The conflict in the Middle East offered a strategic opportunity for China to further expand its influence in Southeast Asia, said Muhamad Arif, a lecturer in international relations at the University of Indonesia.

“China is trying to strengthen its position as a key player in the region,” Arief told BenarNews.

China could present an alternative approach to the conflict in Gaza, he said, which may find approval in Southeast Asia’s largest country, Indonesia, and other Mulism-majority states in the region, such as Malaysia and Brunei.

BenarNews is an RFA-affiliated online news organization.

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New Publication: A Guide for Foreign Investors on Navigating China’s New Company Law



The sixth revision of China’s Company Law is the most extensive amendment in history, impacting foreign invested enterprises with stricter rules on capital injection and corporate governance. Most FIEs must align with the New Company Law by July 1, 2024, with a deadline of December 31, 2024 for adjustments. Contact Dezan Shira & Associates for assistance.

The sixth revision of China’s Company Law represents the most extensive amendment in its history. From stricter capital injection rules to enhanced corporate governance, the changes introduced in the New Company Law have far-reaching implications for businesses, including foreign invested enterprises (FIEs) operating in or entering the China market.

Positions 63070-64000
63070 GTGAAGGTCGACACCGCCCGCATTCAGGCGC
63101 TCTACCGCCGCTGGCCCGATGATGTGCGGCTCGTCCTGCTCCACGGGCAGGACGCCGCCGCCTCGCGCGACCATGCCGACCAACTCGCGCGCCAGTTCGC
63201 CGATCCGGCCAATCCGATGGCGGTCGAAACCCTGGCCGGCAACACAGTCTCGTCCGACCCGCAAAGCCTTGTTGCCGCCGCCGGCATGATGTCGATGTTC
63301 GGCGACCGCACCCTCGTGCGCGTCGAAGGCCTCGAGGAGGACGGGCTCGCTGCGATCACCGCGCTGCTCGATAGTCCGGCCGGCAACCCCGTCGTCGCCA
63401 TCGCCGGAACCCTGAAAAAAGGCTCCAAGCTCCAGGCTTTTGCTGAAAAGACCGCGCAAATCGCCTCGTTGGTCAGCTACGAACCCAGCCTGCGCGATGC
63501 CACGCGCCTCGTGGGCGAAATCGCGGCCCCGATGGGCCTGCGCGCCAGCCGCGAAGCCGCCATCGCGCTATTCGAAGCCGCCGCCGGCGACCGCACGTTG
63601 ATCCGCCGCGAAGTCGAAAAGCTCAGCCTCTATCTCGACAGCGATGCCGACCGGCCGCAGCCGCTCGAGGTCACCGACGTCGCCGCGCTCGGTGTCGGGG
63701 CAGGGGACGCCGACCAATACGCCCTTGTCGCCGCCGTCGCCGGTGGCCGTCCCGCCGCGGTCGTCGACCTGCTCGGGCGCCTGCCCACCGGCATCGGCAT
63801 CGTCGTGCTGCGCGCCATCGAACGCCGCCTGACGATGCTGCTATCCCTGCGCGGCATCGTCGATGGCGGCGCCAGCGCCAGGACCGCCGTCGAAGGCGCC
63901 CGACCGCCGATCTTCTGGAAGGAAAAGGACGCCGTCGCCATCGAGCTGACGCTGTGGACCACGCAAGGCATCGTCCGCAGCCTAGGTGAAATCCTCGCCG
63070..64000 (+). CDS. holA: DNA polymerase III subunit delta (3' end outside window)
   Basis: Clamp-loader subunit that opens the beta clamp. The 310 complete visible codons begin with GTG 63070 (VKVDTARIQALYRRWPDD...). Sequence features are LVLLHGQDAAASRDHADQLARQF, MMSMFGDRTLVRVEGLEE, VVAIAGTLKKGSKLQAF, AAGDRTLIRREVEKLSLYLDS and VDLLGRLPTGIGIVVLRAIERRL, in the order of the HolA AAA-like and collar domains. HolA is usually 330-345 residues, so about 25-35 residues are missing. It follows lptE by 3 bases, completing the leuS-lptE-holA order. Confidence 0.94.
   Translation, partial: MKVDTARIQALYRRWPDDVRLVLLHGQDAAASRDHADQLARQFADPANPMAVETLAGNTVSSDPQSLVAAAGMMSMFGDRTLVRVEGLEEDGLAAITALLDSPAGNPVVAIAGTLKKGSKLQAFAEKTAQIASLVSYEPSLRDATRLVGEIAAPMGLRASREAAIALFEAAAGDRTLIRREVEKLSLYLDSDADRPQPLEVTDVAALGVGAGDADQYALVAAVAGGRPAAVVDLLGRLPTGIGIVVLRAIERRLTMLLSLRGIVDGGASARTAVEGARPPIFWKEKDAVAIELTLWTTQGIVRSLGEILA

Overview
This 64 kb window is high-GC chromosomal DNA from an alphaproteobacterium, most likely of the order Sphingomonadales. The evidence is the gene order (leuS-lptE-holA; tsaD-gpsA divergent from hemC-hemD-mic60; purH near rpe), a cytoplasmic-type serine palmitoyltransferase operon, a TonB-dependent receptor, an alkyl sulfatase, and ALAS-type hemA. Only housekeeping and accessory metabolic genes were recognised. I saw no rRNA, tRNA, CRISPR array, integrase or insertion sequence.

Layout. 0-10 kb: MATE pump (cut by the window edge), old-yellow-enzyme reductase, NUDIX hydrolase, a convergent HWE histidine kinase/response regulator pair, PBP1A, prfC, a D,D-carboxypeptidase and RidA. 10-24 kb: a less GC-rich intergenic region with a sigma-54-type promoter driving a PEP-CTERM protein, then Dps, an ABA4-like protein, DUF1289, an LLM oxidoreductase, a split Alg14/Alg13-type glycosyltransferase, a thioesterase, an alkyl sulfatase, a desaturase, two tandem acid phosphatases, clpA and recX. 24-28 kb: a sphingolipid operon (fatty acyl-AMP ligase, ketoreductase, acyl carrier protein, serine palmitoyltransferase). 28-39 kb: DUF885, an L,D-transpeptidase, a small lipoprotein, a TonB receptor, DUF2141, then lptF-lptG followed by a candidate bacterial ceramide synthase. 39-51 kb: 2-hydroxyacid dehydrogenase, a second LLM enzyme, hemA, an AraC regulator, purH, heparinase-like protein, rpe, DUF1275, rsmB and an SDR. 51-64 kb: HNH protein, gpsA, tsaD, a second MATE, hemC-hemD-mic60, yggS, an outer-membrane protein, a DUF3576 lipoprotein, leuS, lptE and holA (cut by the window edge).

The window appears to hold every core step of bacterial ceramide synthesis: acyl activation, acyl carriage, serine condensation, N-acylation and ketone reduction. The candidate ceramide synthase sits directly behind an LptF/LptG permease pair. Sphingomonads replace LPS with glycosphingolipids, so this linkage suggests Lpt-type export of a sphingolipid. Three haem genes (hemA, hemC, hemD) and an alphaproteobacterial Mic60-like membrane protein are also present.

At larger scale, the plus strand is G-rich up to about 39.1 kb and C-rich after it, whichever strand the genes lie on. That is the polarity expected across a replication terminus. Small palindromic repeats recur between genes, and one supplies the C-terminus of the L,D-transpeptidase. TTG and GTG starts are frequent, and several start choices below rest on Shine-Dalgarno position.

Since January 1, 2020, the Company Law has governed both wholly foreign-owned enterprises (WFOEs) and joint ventures (JVs), following the enactment of the Foreign Investment Law (FIL). Most FIEs must align with the provisions of the New Company Law from July 1, 2024, while those established before January 1, 2020 have bit more time for adjustments due to the five-year grace period provided by the FIL. The final deadline for their alignment is December 31, 2024.

In this publication, we guide foreign investors through the implications of the New Company Law for existing and new FIEs and relevant stakeholders. We begin with an overview of the revision’s background and objectives, followed by a summary of key changes. Our in-depth analysis, from a foreign stakeholder perspective, illuminates the practical implications. Lastly, we explore tax impacts alongside the revisions, demonstrating how the New Company Law may shape future business transactions and arrangements.

If you or your company require assistance with Company Law adjustments in China, please do not hesitate to contact Dezan Shira & Associates. For more information, feel free to reach us via email at


This article is republished from China Briefing. Read the rest of the original article.

China Briefing is written and produced by Dezan Shira & Associates. The practice assists foreign investors into China and has done since 1992 through offices in Beijing, Tianjin, Dalian, Qingdao, Shanghai, Hangzhou, Ningbo, Suzhou, Guangzhou, Dongguan, Zhongshan, Shenzhen, and Hong Kong. Please contact the firm for assistance in China at